What’s also very difficult in ice is turning. If you’re travelling in thick ice, you can turn the wheel as much as you like but the ship won’t change direction at all. Whenever you change course, you have to do so very gradually with a huge turning circle. 

I’m proud to be able to report that the Wagenborg fleet has an excellent reputation with pilots and authorities when it comes to ice navigation by our powerful and well-manoeuvring vessels. ”

Evgenii Kuznets, captain m.v. Flevoborg

“The good thing about navigating in ice is that there are fewer ship movements, such as pitching and rolling. There’s also less icing of the ship itself, which you get when it’s cold and high winds spray seawater onto the superstructure. In extreme cases, the ice can then build up to such an extent that the ship becomes top-heavy and may even capsize. 

For me personally, the biggest challenge is following a route through the ice in darkness and/or heavy snow showers. The most dangerous thing is following an icebreaker in heavy ice when the distance between my ship and the icebreaker is only very short. There’s a risk that the icebreaker may get stuck in the ice and if you then react too late your ship may run into it. So you have to be extremely cautious and always prepared for such dangers, anytime, anywhere. Good communication is essential. 

My own experience is with F-, D-, V-, and M-type Wagenborg vessels, which are relatively long and narrow. That means they behave rather like a needle when you pass through the ice, which for me is their biggest advantage. One Canadian ice pilot was surprised at how we were able to pass through such thick ice without the aid of icebreakers.

I think that Wagenborg’s clients have a definite advantage with these ice-class vessels, because Wagenborg can ship their cargo to a frozen-up port when others can’t reach it. ”

“Navigating in ice is pretty special. You constantly feel vibrations, especially when the ice gets thicker and the speed of the ship decreases. ”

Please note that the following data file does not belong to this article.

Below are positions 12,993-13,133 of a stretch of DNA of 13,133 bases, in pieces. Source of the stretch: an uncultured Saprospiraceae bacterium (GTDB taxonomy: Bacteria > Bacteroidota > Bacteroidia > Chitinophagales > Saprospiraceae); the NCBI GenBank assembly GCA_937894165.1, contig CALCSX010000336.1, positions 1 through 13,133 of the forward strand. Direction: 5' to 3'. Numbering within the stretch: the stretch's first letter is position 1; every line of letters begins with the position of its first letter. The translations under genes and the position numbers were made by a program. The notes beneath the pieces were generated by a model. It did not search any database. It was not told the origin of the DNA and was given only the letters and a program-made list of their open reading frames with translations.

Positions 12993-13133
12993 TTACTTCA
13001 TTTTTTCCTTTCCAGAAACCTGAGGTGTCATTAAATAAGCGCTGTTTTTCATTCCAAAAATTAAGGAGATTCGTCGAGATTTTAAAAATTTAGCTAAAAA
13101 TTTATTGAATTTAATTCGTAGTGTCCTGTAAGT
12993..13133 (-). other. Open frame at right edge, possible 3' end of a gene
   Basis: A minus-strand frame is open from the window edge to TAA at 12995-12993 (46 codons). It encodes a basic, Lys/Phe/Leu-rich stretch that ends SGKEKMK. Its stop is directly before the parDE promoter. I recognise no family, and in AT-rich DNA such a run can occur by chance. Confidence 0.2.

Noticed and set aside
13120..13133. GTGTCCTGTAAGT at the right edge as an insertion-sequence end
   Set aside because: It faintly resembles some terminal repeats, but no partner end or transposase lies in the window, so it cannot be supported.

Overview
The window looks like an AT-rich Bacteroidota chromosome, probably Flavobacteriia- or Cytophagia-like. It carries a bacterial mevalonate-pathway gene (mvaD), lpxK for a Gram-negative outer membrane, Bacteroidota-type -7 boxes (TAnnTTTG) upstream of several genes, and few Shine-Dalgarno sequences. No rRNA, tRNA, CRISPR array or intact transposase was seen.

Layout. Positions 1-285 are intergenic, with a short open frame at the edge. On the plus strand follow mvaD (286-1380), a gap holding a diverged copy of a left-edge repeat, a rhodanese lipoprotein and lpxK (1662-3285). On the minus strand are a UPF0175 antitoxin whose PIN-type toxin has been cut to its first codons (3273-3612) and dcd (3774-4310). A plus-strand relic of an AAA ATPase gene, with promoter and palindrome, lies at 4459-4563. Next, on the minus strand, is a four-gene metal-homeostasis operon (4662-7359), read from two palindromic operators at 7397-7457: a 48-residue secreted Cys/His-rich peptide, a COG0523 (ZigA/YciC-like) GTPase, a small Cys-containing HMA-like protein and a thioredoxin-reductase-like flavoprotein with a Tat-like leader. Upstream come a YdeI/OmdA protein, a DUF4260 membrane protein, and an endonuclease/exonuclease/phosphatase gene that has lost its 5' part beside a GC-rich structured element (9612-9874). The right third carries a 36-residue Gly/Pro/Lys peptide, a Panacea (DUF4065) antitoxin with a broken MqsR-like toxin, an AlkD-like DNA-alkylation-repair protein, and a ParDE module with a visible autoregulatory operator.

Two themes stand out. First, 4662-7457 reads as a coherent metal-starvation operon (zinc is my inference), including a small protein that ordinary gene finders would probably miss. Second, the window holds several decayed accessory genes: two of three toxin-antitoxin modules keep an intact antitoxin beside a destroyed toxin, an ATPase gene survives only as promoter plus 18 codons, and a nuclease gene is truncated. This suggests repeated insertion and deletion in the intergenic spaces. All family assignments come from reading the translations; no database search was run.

Alexander Mel’nikov captain m.v. Hunteborg

“I do two or three trips a year through the ice in the northern Baltic. The first thing to say is that they are tough journeys. There are constant risks, not only to the ship but also to all those on board. As the captain, you have to be constantly aware of that. The most difficult thing about navigating in ice is that you don’t really have time to relax. You have to be constantly on watch and alert to your surroundings. What’s more, you also hear and feel the ice breaking day and night. And it’s not only the crew who are subject to stress; the ship’s machinery and main engine are also exposed to additional loads. The risk of ice damage is present all the time. My experience is with D-type and H type Wagenborg vessels, both of which are types that perform extremely well in ice.”

Tamas Marin-Radu captain m.v. Arubaborg

“Navigating in ice can be difficult and dangerous. You can’t even always rely on the buoys because ice formation can move them around and they can even disappear under the ice. The ice can be seriously thick, and the total thickness under water is as much as three to four times the height of the ice above the waterline. And the older the ice, the harder and stronger it becomes. You have to avoid contact with old ice at all times. It’s easy to underestimate the thickness of the ice. I follow a number of general rules. For example, I never go through ice if there’s an alternative open route, even if it’s somewhat longer. And if I have to enter the ice anyway, I reduce speed so as to easily absorb the initial impact. Once I’m in the ice, I increase speed so as to maintain momentum but not damage the ship. You have to pay special attention to weak or open areas in the ice, where your speed can increase unnoticed if you don’t reduce power. But you can make use of those places to turn or to change course easily; there’s no use trying to do that in the midst of thick ice! ”